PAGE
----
Forgery of a passport

Tackle forgery by checking paper fingerprint, study suggests

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Newcastle University researchers have demonstrated a simple and cost-effective method for preventing forgery of paper documents, by looking at the unique fingerprint marking on each sheet of paper.

Designing documents – such a passports and certificates – which provide high levels of protection against forgery remains a problem, even in the digital age. A common method of protecting against fraud is to embed tiny electronic devices such as RFID chips within the document; these are used to prevent forgery of e-passports for example.

However, the security of these documents can be shattered if the chips are tampered with, so many have begun to require expensive “tamper resistant” RFID chips. When tamper resistant chips were introduced to UK passports in 2006, the price of an adult passport rose from £42 to £72.

The Newcastle University researchers took an entirely different approach to document security by focusing on the paper of the document itself.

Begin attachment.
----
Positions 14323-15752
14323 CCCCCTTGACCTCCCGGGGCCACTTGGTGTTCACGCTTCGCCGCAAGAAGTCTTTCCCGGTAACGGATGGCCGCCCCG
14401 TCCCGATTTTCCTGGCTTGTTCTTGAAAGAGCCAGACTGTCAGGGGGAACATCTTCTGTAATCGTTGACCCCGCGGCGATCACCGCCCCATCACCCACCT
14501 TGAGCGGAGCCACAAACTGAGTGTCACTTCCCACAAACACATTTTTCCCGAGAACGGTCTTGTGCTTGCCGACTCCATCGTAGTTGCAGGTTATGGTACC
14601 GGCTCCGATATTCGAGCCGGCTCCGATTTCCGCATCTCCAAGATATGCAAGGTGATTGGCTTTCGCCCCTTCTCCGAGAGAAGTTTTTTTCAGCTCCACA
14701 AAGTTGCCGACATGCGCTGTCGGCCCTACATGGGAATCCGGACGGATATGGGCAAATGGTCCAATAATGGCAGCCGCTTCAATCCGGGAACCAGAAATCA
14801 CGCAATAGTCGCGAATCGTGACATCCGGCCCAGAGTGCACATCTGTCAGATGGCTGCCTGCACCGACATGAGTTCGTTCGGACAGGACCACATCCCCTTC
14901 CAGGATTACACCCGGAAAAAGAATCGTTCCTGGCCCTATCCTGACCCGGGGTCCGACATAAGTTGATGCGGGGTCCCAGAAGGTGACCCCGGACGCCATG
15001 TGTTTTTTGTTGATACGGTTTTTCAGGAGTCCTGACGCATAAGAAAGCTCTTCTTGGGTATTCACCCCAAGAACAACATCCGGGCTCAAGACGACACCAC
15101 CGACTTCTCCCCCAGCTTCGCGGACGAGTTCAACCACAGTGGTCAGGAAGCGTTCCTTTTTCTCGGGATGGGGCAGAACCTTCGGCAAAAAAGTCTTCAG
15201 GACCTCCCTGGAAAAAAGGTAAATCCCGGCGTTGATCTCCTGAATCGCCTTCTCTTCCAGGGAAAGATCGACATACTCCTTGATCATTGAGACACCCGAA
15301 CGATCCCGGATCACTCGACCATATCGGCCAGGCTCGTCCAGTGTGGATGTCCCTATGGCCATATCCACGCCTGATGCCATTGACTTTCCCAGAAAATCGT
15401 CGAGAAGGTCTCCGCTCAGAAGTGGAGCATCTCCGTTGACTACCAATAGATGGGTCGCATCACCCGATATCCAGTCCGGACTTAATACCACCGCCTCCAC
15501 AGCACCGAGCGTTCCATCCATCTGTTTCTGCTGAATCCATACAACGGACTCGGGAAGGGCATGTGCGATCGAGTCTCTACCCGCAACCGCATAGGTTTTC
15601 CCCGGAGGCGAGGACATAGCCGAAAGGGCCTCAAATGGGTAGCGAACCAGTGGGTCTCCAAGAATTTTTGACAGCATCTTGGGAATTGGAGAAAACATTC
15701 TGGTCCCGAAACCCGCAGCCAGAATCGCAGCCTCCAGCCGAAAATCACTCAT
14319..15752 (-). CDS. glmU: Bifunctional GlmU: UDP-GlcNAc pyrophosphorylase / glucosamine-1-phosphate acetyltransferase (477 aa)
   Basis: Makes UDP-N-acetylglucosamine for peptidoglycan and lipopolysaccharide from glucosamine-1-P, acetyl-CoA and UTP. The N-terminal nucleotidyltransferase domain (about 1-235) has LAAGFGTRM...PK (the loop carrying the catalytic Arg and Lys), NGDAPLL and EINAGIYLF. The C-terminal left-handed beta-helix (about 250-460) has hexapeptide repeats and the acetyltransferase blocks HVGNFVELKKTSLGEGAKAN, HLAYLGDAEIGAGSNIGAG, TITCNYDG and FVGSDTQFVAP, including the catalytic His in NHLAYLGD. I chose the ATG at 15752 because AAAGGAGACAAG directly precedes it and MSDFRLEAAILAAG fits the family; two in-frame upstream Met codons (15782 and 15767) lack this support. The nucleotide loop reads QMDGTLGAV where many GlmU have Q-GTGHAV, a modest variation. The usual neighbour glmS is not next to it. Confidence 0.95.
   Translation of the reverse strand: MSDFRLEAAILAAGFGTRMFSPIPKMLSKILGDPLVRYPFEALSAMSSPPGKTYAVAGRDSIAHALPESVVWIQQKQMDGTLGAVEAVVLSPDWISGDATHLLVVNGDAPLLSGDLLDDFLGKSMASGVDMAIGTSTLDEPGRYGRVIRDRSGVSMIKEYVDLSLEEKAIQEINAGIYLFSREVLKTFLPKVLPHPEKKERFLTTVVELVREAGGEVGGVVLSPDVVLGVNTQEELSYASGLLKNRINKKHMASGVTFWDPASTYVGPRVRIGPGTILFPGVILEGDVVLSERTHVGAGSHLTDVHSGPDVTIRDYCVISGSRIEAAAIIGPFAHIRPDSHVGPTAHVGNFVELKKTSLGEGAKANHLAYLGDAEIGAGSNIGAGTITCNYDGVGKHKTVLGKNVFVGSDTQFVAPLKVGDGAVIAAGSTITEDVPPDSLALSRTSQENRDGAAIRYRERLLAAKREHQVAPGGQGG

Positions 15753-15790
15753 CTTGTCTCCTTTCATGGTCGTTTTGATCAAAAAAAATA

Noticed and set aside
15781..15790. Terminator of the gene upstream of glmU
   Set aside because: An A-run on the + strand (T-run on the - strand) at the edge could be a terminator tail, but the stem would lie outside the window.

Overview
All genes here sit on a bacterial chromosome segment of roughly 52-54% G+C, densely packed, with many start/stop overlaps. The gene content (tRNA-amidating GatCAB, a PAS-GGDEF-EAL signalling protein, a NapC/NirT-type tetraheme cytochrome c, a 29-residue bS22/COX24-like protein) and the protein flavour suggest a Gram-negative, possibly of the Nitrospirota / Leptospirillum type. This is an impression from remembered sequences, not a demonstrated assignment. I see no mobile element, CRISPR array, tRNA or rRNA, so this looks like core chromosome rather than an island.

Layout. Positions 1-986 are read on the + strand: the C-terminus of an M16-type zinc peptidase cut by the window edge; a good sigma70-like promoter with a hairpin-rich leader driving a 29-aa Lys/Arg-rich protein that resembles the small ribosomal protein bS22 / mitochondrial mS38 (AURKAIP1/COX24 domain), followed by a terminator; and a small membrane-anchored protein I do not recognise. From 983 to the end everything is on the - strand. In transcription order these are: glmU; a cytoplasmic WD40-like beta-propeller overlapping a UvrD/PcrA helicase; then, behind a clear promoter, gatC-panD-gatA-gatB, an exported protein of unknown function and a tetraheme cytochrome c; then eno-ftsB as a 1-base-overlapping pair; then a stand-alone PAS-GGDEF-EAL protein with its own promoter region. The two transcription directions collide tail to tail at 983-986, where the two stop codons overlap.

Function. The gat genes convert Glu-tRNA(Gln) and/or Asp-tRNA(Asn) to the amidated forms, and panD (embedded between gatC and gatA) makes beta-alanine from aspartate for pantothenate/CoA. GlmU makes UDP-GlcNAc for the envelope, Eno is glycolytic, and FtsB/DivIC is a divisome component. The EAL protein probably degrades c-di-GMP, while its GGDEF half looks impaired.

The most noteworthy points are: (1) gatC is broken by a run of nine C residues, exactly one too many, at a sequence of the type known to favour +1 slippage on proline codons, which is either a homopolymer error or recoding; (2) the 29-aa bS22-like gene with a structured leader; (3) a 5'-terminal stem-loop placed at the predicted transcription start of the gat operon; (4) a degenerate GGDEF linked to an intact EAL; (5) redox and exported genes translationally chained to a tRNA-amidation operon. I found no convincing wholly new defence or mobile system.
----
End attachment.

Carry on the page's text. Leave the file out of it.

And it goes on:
When paper is manufactured, wooden particles are stuck together with various substances, rendering every sheet of paper unique.

“Our idea was that the majority of paper used for official and legal documents, certificates, invoices and so on is not completely opaque,” said Ehsan Toreini, a PhD student in Newcastle University’s school of computing science. “Different types let through different levels of light and reflect it in different ways and as a result, each one reveals a unique fingerprint.”

The researchers wrote an algorithm to generate an identifier for each sheet of paper, which could then be converted into a QR code; this can be verified by anybody. The process of converting a photograph into a unique texture fingerprint takes just 1.3 seconds.

The algorithm can also adjust the photograph, rotating it and masking any unnecessary parts to eliminate human error. When the researcher tested their method, they found it 100 per cent successful.

“Since this identifier is basically representative of that paper texture, any illegal modifications – including copying the contents of the document to another paper sheet – could be identified.”

Before a degree certificate is issued to a university graduate for instance, the texture fingerprint could be taken from a photograph, authenticated by the university, and stored on the certificate as a printed barcode. To verify the certificate, an employer could compare a photograph of the paper with the authenticated copy within the barcode.

“A potential employer could easily authenticate the degree certificate by themselves without having to contact the university,” said Dr Hao.

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